In this case the Court held that:
    “Judges should not be blood thirsty. A real and abiding concern for the dignity of human life postulates resistance to taking a life through laws' instrumentally. That ought not to be done save in the rarest of the rare cases when the alternative option is unquestionably foreclosed.”

    In the case of Vatheeswaran V. State of Tamil Nadu[9], the issue of the case was whether delay in execution of capital punishment violates article 21 of the Indian Constitution and whether on this ground death sentence may be replaced by life imprisonment. The Court held that delay in execution of death penalty is unjust, unfair and unreasonable and inhumane, which also deprives the convict of his basic human rights, guaranteed under Article 21 of the Indian Constitution i.e. right to life and personal liberty.

    The Court observed:
    “ Making all the reasonable allowance for the time necessary for appeal and consideration of reprive, we think that delay exceeding two years in the execution of a sentence to death should be considered sufficient to entitle the person under sentence to death to invoke Article 21 of the Constitution and demand quashing of the sentence of death”.

    Therefore, due process i.e. just, fair and reasonable process as held in the case of Maneka Gandhi[10] does not only end with reasonable pronouncement of death sentence rather it extends till the proper and due execution of sentence. In this case there was a delay in execution for a period of two years.

    The Court held that speedy trial is an integral part of Part III of the Constitution, therefore, delay in the execution process violates the fundamental right of the convict as every moment that he waited for execution was terrorizing for him.

    In the case of State of U.P. V. Dharmendra Singh[11] the U.P. High Court commuted death sentence to life imprisonment on the ground that accused had spent three years in a death cell after final order of the court for death because he was dying every moment.

Conclusion
Death as a penalty has plagued human mind perennially. If death penalty is imposed, it is necessary to fulfill the conditions for the protection of human rights in Criminal Justice Administration in India. Delay in execution is not something which is infrequent in our country and therefore it violates Article 21 of the Indian Constitution as it is infringement of basic human rights of a person and also Universal Declaration of Human rights. Any punishment to a crime must be fair, just, adequate, reasonable and proportionate to the crime and punishment should not in any case be excessive to the nature of the crime.

In the cases where the execution gets delay, the convict, during the time of his waiting for his execution gets more terrorized and it adds to his punishment which is considered as inhumane and degrading.

In the case of execution of Dhananjay Chatterjee[12] in 2004, after fourteen years in death cell and thereafter in the year 2006 Md. Afzal's instance of Capital Punishment, again started a debate concerning speedy justice, fair trial, protection of human rights of the persons under death sentence, their human dignity as well as the victimological perspective to maintain law and order in the society.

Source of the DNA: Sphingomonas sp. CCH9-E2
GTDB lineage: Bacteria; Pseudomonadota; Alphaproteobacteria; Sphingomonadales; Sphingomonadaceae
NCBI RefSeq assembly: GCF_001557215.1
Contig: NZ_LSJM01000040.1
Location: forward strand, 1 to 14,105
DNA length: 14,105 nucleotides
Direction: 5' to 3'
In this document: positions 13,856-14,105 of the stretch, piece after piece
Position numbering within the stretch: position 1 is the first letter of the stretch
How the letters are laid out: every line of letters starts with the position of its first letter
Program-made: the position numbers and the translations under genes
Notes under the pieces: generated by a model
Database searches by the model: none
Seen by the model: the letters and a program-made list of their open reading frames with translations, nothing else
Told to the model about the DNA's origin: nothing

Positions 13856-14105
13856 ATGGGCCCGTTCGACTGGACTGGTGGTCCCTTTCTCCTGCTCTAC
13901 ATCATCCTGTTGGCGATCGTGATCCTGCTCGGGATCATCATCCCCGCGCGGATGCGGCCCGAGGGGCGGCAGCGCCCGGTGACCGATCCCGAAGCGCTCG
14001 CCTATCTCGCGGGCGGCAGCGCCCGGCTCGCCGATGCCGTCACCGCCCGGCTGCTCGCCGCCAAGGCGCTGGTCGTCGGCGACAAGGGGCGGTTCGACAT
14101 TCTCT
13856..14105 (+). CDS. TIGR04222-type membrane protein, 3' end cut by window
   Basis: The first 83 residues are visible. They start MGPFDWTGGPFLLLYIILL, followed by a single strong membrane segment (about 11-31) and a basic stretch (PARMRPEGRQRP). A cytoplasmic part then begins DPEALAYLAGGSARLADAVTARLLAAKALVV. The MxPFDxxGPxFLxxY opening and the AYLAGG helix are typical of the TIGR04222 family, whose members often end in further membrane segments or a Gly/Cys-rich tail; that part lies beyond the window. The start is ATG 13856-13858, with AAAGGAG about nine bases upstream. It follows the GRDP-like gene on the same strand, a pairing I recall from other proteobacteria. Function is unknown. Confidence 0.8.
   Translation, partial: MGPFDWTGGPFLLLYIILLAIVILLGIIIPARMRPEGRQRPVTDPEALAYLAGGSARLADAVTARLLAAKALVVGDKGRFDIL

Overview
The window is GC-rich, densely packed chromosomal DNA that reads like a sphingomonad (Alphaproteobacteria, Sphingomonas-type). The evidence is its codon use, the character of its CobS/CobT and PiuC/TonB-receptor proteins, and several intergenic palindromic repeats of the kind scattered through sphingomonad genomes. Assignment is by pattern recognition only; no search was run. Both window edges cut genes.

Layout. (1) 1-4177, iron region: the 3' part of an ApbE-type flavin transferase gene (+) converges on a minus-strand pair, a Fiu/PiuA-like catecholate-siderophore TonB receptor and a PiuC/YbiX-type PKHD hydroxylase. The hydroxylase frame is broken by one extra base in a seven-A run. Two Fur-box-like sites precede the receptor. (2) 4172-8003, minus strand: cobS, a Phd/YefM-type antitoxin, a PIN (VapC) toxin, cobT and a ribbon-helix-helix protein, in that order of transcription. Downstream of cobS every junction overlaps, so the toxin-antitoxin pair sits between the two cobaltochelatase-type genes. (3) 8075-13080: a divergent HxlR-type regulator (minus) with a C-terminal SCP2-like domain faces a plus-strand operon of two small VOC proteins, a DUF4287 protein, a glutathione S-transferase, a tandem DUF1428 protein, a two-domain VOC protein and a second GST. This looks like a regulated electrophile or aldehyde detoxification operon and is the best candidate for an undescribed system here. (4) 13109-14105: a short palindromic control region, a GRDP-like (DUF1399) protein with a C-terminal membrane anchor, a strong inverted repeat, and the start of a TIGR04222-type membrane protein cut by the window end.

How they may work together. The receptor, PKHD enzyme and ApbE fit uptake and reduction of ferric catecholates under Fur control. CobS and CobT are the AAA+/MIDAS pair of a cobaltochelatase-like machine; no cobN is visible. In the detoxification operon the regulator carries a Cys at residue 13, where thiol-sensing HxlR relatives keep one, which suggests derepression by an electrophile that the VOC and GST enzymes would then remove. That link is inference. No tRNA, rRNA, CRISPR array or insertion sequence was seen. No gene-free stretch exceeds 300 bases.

The issue of death penalty is hotly debated and has attracted the general public, the government as well as the non- governmental organizations in India. Though India has ratified most of the international conventions based on Human rights, still we have Capital punishment in our statutes. Our Judiciary says that capital punishment should be imposed only in the rarest of the rare cases with special reasons. The Article 72 of the Constitution of India confers the President with powers such as to grant pardon etc. and to suspend, remit or commute sentences in certain circumstances.

The sentence will be for death or for life imprisonment depends, in a large measure, on the court or the composition of the bench of the court. There are various judgments which shows that there are no fix principles to determine delay in execution of death sentence or any other factors. In the case of Dhanajay Chatterjee, there was a delay of fourteen years for the execution, still the punishment was not commuted to life imprisonment, whereas there are cases where the delay in execution was for two years, three years or nine years and the death sentence was commuted to life imprisonment stating that delay in execution violates Human Rights and fair procedure.

Is this not a violation of Articles 14 and 21 of the Constitution which enshrine fundamental and sacrosanct rights of human beings?
Because of arbitrary and discriminatory decisions, basic rights of accused are violated in inhumane and brutal manner which are against National Human Rights principles which envisaged in the Constitution and also against the Universal Human Rights ethos. The facts not at all prove that imposing death sentence has reduced the crime rates in the contemporary society; rather it has failed as a deterrent. Life imprisonment is enough for deterrence as well as for mental and moral metamorphosis of a human being.

End-Notes:
  1. For details see 13th protocol to the European convention for the protection of Human rights and fundamental Freedoms.
  2. These are as follows: (1) death sentence or (2) imprisonment for life, (3) Imprisonment with or without hard labour, (4) forfeiture of property and, (5) fine. Under Indian Penal Code, death sentence is alternative punishment for the following several offences such as; waging war against the government of India (section 121); Abetting mutiny actually committed (section 132) ; Giving or fabricating false evidence upon which an innocent person suffers death (section 184) ; Section 302 punishment for murder, abetment of suicide of child or insane person under section 305, section 307 punishment for attempt to murder by life convicts, section 396 dacoity with murder, but nowhere it is mandatory except under section 303 which deals with punishment for murder by a life convict.
  3. (1983)2 SCC 277
  4. AIR 1978 SC 597
  5. AIR 1973 SC 947, 1973 Cr. L.J. 330, 1973 SCC (Original) 162.
  6. See supra note 5, at 956-59.
  7. AIR 1979 SC 916
  8. AIR 1980 SC 898. See also (1980)2 SCC 684, 715 para 88.
  9. (1983)2 SCC 68.
  10. Maneka Gandhi V. Union of India, AIR 1978 SC 597.
  11. Decided on September 21, 1999.
  12. Dhananjay Chatterjee V. State of West Bengal and Ors. (2004)9 SCC 751